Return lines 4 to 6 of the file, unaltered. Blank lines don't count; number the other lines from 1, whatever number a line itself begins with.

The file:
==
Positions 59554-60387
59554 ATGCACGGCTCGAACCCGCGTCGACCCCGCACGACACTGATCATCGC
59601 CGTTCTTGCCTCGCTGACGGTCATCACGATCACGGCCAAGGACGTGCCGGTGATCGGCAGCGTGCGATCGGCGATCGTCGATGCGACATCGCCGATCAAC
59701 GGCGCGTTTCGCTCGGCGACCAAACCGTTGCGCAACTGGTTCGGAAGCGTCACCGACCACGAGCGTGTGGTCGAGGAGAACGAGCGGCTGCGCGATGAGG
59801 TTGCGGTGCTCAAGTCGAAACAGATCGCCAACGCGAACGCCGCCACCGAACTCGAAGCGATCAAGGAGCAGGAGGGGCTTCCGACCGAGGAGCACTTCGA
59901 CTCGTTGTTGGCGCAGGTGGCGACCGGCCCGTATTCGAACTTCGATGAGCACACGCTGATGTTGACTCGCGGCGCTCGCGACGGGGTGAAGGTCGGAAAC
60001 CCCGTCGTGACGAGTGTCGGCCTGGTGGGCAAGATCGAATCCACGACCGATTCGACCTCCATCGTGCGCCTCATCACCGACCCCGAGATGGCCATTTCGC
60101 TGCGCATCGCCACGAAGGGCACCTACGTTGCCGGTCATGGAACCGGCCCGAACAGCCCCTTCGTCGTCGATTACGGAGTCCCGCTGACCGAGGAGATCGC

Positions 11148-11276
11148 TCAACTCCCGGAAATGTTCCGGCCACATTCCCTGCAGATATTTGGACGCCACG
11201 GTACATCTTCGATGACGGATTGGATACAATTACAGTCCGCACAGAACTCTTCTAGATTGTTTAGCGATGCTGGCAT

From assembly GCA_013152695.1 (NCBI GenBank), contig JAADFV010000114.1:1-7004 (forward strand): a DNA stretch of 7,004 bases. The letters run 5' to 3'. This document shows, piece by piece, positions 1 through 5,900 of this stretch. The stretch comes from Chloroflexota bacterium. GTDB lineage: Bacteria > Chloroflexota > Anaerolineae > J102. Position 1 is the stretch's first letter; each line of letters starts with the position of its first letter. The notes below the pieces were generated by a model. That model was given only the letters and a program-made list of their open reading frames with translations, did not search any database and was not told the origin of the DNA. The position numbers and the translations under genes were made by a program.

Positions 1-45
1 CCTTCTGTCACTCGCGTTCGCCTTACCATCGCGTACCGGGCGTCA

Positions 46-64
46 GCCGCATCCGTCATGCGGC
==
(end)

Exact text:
59701 GGCGCGTTTCGCTCGGCGACCAAACCGTTGCGCAACTGGTTCGGAAGCGTCACCGACCACGAGCGTGTGGTCGAGGAGAACGAGCGGCTGCGCGATGAGG
59801 TTGCGGTGCTCAAGTCGAAACAGATCGCCAACGCGAACGCCGCCACCGAACTCGAAGCGATCAAGGAGCAGGAGGGGCTTCCGACCGAGGAGCACTTCGA
59901 CTCGTTGTTGGCGCAGGTGGCGACCGGCCCGTATTCGAACTTCGATGAGCACACGCTGATGTTGACTCGCGGCGCTCGCGACGGGGTGAAGGTCGGAAAC